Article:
Meet the Aloe Vera Plant (Aloe barbadensis)

comments (3) May 10th, 2009

Pin It

ChrisMcLaughlin Chris McLaughlin, contributor
thumbs up 13 users recommend

Photo by Biology Big Brother under the Creative Commons Attributions License.
Photo by Katjaja under the Creative Commons Attribution License.
Photo by Brykmantra under the Creative Commons Attribution License.
Photo by Biology Big Brother under the Creative Commons Attributions License.Click To Enlarge

Photo by Biology Big Brother under the Creative Commons Attributions License.


It's said that Cleopatra claimed aloe vera as one of her greatest beauty secrets. Who am I to argue with Cleopatra?

Apparently aloe is still chosen by leading cosmetic companies for suntan lotions, hand and face creams, as well as shampoos. Beauty isn’t the only valuable gift aloe brings; it’s also known for its remarkable healing properties.

Aloe vera heals and moisturizes skin tissue to the point of even being used to treat radiation burns. Gardeners will often grow them here and there in their gardens so they can use them for cuts, scrapes, burns, or chapped hands at a moment's notice.

This handy succulent is native to Africa but also grows in China Central America, and Chile. Worldwide, there are 350 species of aloe. The leaves are blades of pale green, very fleshy, and sometimes have spines along the sides. The leaves don't grow off of a stem, but rather the roots come directly from the base of the plant.



Growing Aloe Vera


Aloes like the full sun, but don’t mind some light shade and once established need very little water. This makes them perfect candidates for xeriscape plantings. In fact, please don’t over water them; the less fuss that’s made over them the better.

The word on the street is that they do well in zones 8, 9 or 12-24. I'm not saying they're wrong, but you still may have to bring them inside for the winter or at least cover them to keep them protect from the frost. A heavy frost nails them pretty good, in fact, I live in zone 9 and I bring mine under a cover during the cold months.

Aloe vera’s roots like to be crowded, so pot ‘em up! They thrive in pots and amazingly make great indoor plants. If you want more aloes, they’re propagated by taking the little plantlets from alongside the mother plant.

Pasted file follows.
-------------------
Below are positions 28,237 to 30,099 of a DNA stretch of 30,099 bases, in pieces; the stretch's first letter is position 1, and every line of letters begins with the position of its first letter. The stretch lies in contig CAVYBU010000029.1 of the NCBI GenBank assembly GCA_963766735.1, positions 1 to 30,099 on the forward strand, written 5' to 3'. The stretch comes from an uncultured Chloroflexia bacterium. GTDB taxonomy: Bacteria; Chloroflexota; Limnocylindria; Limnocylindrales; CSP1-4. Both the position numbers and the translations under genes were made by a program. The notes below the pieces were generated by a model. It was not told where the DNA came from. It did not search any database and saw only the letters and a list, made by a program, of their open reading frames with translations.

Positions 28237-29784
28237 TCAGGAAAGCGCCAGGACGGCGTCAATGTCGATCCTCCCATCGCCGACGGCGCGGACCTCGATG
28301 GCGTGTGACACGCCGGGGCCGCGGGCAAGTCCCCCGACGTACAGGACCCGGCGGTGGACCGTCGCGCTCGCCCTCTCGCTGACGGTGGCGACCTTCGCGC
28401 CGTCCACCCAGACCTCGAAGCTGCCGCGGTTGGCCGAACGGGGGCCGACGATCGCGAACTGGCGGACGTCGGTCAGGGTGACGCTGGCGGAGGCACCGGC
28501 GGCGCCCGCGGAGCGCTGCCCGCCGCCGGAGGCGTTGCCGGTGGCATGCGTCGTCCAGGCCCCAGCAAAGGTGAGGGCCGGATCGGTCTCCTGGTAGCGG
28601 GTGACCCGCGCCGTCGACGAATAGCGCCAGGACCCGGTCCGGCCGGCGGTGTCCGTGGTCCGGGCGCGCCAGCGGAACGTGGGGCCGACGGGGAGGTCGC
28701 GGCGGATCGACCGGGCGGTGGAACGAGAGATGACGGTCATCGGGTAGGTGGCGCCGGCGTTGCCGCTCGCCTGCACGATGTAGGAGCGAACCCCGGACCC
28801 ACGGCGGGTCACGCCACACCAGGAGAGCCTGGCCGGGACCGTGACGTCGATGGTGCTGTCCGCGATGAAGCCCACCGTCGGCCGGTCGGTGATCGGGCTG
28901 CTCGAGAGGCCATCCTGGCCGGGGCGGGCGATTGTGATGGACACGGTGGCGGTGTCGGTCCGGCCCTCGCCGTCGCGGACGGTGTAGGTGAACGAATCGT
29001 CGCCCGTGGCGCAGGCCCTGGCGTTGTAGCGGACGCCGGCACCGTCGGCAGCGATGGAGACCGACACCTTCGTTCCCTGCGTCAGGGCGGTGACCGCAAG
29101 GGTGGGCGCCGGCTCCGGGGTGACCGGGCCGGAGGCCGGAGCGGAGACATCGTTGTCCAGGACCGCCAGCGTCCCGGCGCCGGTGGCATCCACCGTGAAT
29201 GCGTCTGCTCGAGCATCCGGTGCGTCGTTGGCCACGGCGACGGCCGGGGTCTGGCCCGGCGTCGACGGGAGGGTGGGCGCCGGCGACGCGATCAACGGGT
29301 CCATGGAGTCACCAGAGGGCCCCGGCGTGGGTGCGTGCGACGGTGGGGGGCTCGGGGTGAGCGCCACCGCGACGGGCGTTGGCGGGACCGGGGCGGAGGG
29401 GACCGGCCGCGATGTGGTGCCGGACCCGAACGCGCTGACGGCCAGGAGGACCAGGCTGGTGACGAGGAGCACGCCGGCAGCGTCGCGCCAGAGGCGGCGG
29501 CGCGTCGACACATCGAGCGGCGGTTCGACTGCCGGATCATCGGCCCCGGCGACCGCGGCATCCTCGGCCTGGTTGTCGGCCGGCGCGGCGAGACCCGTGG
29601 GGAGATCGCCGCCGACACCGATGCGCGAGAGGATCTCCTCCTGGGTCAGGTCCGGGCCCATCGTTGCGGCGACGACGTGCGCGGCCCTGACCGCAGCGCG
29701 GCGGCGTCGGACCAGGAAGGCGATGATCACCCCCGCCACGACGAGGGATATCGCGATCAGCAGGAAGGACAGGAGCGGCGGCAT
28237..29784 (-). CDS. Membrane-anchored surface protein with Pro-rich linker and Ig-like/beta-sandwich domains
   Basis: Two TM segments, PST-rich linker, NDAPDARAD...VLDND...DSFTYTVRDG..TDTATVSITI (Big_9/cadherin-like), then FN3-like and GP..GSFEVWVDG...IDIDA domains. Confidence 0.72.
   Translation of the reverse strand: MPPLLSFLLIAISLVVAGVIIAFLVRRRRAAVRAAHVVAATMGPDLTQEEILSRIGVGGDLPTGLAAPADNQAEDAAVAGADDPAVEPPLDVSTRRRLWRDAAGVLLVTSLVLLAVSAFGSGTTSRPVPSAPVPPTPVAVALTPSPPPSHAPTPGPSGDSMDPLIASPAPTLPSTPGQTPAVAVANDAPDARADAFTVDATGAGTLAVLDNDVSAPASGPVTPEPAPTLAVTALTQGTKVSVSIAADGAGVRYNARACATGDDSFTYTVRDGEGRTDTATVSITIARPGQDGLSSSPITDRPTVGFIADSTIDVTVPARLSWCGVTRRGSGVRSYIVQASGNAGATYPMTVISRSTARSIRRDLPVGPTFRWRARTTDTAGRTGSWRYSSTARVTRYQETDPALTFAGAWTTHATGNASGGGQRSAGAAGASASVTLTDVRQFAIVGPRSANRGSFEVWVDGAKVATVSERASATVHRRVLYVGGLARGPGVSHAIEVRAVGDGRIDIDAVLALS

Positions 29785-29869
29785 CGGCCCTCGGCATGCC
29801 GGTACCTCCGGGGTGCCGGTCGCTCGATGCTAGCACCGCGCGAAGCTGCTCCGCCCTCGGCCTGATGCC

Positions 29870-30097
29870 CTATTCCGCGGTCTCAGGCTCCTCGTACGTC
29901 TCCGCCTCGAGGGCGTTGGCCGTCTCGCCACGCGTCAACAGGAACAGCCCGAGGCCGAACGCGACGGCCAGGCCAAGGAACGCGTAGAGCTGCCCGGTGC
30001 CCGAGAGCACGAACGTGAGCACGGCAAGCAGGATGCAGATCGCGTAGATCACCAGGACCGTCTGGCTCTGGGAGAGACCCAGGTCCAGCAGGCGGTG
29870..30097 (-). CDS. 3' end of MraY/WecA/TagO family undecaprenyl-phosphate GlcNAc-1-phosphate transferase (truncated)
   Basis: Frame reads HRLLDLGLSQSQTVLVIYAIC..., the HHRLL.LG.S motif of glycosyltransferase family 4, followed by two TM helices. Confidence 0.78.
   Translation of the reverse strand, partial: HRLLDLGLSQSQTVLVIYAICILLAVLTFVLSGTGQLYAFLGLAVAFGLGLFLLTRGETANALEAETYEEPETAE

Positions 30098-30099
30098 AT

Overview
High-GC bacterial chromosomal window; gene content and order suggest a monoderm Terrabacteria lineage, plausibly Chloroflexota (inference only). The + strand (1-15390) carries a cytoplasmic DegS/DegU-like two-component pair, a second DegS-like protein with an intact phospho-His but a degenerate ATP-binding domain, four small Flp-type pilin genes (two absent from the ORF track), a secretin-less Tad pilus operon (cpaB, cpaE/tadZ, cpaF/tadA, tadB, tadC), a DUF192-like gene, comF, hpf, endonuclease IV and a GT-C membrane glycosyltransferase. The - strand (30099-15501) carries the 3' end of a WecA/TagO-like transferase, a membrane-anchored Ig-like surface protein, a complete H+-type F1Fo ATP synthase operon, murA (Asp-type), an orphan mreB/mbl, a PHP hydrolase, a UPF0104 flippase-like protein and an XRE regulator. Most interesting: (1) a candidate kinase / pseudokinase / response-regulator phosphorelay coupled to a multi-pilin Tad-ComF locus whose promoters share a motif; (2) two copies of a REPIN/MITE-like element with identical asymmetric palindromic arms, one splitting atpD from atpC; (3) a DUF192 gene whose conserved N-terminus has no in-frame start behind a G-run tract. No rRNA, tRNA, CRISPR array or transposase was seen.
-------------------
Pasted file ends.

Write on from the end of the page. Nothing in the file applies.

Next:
Harvesting Aloe Vera for Medicinal Purposes

Aloe’s healing properties are at their best when used directly from the plant as needed. Some authorities claim that the plant’s gel is strongest in a plant that’s more than 2 years old – but I wouldn’t let the age of the plant stop me from using it.

When the leaf is cut, it’s the clear sap you are looking for that’s so soothing on burns and cuts. It also seals the wound and protects it allowing faster healing. The base of the leaf also contains a yellow sap called “bitter aloes”, which is used as a laxative. Don’t eat that. An interesting point is that people haven’t discovered a way to truly preserve aloe vera for very long once it’s separated from the leaves. The healing property of aloe vera’s gel loses its potency quickly.



Making Aloe Vera Lotion

My 4H Gardening/Plant Science group and I made our own aloe vera lotion. Each kid had their own aloe vera plant and they took a slice or two off of their leaves. We took unscented lotion and mixed it together. Next we added scent (essential oils) and the coloring. We used the same stuff crafty people use to make soap.

We had small purse-size bottles to put the lotion in and they even had oval stickers that they stuck to their lotion bottles afterward. Each 4H-er named their lotions themselves. Kids like to do things with plants – not just planting and watering. One of my favorite things to teach my group is all the health benefits plants bring to us even in these modern times. Today, 25% of all of our prescription medications are derived from plants.

 

Disclaimer: The information in this article is for informational use only. It is not meant to be a substitute for seeking advice from a medical professional. Serious burns need medical attention immediately.


posted in: aloe vera lotion, growing aloe vera, medicinal uses of aloe vera

Comments (3)

peacelove123 writes: hi, im so pumped about growing my oun!!! :) i cant find any around me so i have to order! ugh! i was wondering, were did u get yours and did it start of all little?

Thanks!!! :)
Posted: 4:17 pm on July 10th
lucy10 writes: This is very informative article. Aleovera plant is used as medicine for the treatment of skin problem and also digestive problem. It is side-effects less product for the use. There are many form of product which is using aleovera as ingredient. Aleovera juice is best for use.
Posted: 5:51 am on June 15th
Yahoodie writes: I live on the Gulf Coast in Florida and lived in Miami/the Keys for 20 years and swear by this marvelous plant! Years ago while cooking bacon, I spilled the hot grease from the pan on the stove onto my hand. Imagine the pain and scarring that would take place! Immediately I rinsed as much as possibleof the grease off my hand and covered it with a large Aloe Plant leaf that I split open. The pain left quicker than any other burn pain I have had and the top of my hand healed fast. There is NO scar at all on my hand anywhere.
I have also used aloe leaves on sunburns and if applied as soon as possible, the skin does not peel and the usual pain is gone quickly.
I know it is sold as a drink & know people drink it but I have not because am not exactly sure what it does for the body.
Posted: 11:55 am on May 23rd
You must be logged in to post comments. Log in.